Sniff For Power Resumption and Message Me
November 2, 2012 12:07 PM   Subscribe

I'm a Sandy refugee, living with friends until my power's restored (latest estimate: 11/9). There's got to be a way to remotely detect that - to sniff for current in an AC plug, or detect light from a bulb or the reestablishment of my WiFi network....and then use the WiFi to let me know. The tech would be trivial. Does anything like that (aside from $$$ home monitoring set-ups) exist? Or could I rig one up?
posted by Quisp Lover to Home & Garden (25 answers total) 1 user marked this as a favorite
Response by poster: One note....there's no computer at home (I have only a laptop, which is with me).
posted by Quisp Lover at 12:07 PM on November 2, 2012

Is there a wired phone in the house, and, if so, do you have an answering machine?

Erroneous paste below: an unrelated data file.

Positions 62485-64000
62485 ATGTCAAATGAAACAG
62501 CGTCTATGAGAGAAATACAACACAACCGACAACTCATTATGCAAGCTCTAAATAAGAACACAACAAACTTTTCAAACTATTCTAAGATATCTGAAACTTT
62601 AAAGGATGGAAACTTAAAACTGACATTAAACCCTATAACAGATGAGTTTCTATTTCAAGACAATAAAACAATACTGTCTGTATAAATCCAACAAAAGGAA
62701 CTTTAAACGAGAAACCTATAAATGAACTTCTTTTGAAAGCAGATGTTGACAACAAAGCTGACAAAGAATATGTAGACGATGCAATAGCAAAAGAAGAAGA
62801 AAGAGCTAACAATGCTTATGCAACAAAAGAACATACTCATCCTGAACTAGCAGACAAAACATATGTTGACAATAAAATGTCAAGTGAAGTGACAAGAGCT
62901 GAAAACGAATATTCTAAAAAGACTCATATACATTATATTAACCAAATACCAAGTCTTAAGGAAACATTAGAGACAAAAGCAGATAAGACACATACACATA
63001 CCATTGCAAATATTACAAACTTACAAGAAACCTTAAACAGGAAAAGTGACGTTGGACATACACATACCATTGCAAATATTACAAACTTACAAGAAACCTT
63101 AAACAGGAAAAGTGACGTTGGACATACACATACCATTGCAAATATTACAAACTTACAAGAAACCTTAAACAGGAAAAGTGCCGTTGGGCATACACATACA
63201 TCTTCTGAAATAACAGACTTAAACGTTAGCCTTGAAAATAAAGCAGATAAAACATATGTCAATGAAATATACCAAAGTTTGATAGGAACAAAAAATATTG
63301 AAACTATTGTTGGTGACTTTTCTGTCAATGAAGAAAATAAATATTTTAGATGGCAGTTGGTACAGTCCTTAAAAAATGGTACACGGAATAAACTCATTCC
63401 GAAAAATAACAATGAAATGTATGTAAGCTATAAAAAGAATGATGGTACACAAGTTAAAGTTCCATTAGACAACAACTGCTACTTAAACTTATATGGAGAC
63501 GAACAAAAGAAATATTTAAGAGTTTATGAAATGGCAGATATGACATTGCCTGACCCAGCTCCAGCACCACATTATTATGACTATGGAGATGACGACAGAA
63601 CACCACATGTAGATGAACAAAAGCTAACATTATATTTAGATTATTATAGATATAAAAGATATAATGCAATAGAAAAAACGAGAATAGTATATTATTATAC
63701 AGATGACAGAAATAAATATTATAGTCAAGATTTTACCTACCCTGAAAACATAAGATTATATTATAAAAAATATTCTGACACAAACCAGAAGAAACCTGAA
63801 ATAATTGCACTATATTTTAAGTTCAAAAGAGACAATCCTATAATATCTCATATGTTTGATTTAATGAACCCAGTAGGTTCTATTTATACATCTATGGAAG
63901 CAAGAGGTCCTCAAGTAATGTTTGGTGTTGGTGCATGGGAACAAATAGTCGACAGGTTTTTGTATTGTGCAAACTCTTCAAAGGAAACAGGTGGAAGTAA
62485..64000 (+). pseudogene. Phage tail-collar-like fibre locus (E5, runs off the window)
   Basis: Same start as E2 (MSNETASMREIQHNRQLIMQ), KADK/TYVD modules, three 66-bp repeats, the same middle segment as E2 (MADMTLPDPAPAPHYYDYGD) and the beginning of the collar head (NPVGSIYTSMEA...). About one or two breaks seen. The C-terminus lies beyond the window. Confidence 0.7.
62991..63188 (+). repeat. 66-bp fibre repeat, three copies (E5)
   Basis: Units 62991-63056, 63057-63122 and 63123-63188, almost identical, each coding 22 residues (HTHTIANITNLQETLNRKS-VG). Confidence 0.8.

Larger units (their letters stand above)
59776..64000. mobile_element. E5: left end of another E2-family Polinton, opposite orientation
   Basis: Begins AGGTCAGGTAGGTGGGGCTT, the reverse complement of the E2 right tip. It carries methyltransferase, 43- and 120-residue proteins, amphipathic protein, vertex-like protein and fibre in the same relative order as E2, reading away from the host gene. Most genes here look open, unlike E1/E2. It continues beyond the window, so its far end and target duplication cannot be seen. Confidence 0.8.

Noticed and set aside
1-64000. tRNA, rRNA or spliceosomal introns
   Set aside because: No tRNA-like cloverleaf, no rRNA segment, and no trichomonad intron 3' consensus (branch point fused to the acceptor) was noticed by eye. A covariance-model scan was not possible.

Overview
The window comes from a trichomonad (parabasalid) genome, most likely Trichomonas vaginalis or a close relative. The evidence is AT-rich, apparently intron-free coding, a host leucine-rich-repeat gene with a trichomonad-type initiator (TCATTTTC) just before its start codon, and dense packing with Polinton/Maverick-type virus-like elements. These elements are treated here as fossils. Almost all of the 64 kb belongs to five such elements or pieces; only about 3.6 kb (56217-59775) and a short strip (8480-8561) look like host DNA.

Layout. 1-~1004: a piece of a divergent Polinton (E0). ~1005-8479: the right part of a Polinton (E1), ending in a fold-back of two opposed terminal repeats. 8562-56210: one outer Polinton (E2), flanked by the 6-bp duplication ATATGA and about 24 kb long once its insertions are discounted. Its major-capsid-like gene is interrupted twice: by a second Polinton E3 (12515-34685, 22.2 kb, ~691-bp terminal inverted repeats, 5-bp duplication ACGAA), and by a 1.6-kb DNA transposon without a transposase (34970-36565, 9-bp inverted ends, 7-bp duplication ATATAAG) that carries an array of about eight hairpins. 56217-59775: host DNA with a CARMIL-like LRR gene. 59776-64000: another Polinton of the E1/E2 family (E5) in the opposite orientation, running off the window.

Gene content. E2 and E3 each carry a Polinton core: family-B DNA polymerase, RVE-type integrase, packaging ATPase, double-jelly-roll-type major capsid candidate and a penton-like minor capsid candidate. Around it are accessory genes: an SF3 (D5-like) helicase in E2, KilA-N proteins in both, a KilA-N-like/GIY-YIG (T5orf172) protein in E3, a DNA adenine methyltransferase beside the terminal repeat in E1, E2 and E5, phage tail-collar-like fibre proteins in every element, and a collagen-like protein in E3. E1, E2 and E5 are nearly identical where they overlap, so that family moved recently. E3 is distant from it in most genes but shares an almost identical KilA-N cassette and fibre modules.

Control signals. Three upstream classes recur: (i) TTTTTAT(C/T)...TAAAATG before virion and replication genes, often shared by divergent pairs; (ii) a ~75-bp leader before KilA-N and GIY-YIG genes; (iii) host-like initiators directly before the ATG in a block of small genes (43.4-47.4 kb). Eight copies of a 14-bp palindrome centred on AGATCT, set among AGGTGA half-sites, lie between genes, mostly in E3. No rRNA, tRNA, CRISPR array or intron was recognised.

Otherwise, I'd say put a lamp in the window.
posted by Sunburnt at 12:14 PM on November 2, 2012 [2 favorites]

Could you call your answering machine (if you had one)?
posted by grog at 12:15 PM on November 2, 2012 [2 favorites]

What if you (went and got and) set up your router for remote administration? Then you could attempt to connect to it remotely; if it worked, you'd know your power and internet were back up. Not exactly passive, but at least you can check remotely rather than having to go by and see if the lights are on. This might be prone to hax, but you're talking about a small window of time, you can turn it off afterwards and reset your password or flash the firmware if you want.

My power came back before my internet, fwiw.
posted by Made of Star Stuff at 12:15 PM on November 2, 2012 [2 favorites]

Yeah, my parents lose power a lot and their test is to call home and see if the answering machine picks up. Requires a landline though.
posted by ghharr at 12:16 PM on November 2, 2012

(Oh, an answer-phone is obviously the easiest way to do this, curse my inevitable Millenial reliance on internet.)
posted by Made of Star Stuff at 12:16 PM on November 2, 2012 [1 favorite]